After Bryce Canyon, we were up for a big drive, from Bryce Canyon to Monument Valley, slightly complicated by the fact that up until now, the directions had either been clear or we’d used Google Maps.
So we’re at this big intersection, and the option is left or right. Which way to go? No idea. I looked it up on the map the previous night, but can’t remember. I’d have expected there to be signs to the, y’know, major tourist attractions in the area.
So we went into a petrol station. It’s that way, the attendant said. By the way, what’s up with the fact that you have to pay for your petrol before you can get any. Yeah, I understand, but our non-US credit cards don’t work in the machines, so we have to go inside, give them twenty bucks, then get the petrol and then go back inside to get the change. What a nuisance.
OK, back on the road, and we spot this sign “Indian Monument” and get a spidey sense. Maybe that’s what they’ve directed us to. So we decide to have a look. Surely there will be a map or someone to ask.
There was. And what was more, there was a gorgeous little walk to a lookout where you can see a cave where people used to live.
And after all that, we finally made it to Monument Valley.
We booked a 4WD tour and would be looking at those wonderful rocks the next day.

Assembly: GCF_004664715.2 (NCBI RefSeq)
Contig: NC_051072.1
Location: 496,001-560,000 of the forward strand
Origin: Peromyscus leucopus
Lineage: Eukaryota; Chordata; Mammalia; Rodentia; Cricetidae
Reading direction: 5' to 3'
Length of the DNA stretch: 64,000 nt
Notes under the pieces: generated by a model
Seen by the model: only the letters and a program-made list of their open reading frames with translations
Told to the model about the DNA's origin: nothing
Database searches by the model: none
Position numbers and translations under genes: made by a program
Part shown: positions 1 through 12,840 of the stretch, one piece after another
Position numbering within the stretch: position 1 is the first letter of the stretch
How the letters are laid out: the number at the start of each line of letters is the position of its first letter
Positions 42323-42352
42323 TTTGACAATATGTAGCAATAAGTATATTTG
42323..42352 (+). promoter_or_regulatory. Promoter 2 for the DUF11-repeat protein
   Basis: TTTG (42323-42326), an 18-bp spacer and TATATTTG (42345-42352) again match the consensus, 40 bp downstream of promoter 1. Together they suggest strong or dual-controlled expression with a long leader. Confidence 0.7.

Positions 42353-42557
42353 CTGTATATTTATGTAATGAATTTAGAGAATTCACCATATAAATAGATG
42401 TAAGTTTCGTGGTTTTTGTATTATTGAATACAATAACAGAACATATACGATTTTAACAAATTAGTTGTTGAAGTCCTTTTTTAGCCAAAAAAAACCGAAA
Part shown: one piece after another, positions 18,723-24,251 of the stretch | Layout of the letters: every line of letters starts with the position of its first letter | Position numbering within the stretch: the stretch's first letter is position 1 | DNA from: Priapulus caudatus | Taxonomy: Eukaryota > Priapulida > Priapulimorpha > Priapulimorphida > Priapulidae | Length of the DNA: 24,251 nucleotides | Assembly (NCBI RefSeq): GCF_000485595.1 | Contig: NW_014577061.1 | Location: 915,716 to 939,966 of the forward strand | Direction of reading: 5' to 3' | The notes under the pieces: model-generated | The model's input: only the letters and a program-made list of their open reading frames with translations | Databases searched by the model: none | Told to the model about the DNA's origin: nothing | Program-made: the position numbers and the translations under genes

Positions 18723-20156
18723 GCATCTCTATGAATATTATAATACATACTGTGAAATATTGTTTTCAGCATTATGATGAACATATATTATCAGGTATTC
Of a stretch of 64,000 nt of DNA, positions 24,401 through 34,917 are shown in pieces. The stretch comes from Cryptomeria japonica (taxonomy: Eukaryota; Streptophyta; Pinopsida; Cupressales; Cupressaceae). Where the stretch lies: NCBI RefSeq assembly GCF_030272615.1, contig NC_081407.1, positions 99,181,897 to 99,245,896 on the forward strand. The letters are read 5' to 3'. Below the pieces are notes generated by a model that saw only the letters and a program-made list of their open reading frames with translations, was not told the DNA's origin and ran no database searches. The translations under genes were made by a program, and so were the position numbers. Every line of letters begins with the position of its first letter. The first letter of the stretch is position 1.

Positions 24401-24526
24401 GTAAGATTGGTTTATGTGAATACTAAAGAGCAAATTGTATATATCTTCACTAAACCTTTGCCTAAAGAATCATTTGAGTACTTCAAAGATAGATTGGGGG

We stayed in Ruby’s Inn at Bryce Canyon National Park for two nights. Being January, there was almost no one in the entire hotel, and OMG, it was cold.
We walked the entire rim trail, and took hundreds of photographs of the snow and the weird rock formations below.
The deer were curious, but despite many signs not to feel them, didn’t come close.
I have to admit that I don’t like cities, and so we left LA as quickly as possible (and I don’t like LA in particular), and had no great desire to go to any more cities, except Las Vegas was on the way, and a friend here in Sydney said: you have to go to Vegas, even just once, because Vegas is ridiculous.
And it is.
This replica of Venice is quite something. Well done.
This canal is actually inside a building, on the first floor (for you ‘muricans out there, that’s the floor *above* the ground floor)
All I can say is that the real Eiffer Tower is bigger than this 😛
Fountains set to music. Hate to think of the power bill. Hate to think of the power bill of Vegas in general. LOL.
We were staying at the north end of The Strip and I think we walked about 18km that day, seeing that the previous post in Death Valley was on the same day. So this was the obligatory Vegas visit. The pizza was good.
We were ready to hit some bush and see some rocks.
In the previous post, I already said that we enjoyed Death Valley a lot. We stayed overnight in Beatty, just outside the park boundary, and when we got the park ticket, they said it was valid for three days. We were not meant to be in Las Vegas until in the afternoon, so why not go back?
Pretty much nothing grows in Death Valley.
But the rocks are of all different kind of colours. We learned that people used to mine borax there. To be honest, I wasn’t even sure what borax is. Apparently, you can use it to get rid of ants nests.
This picture doesn’t show how windy it was here. The little silver speck in the middle is our rented Toyota Corolla, when it was still clean LOL.
On the salt flats. The ground was actually a bit wet here.
The lowest point of the valley.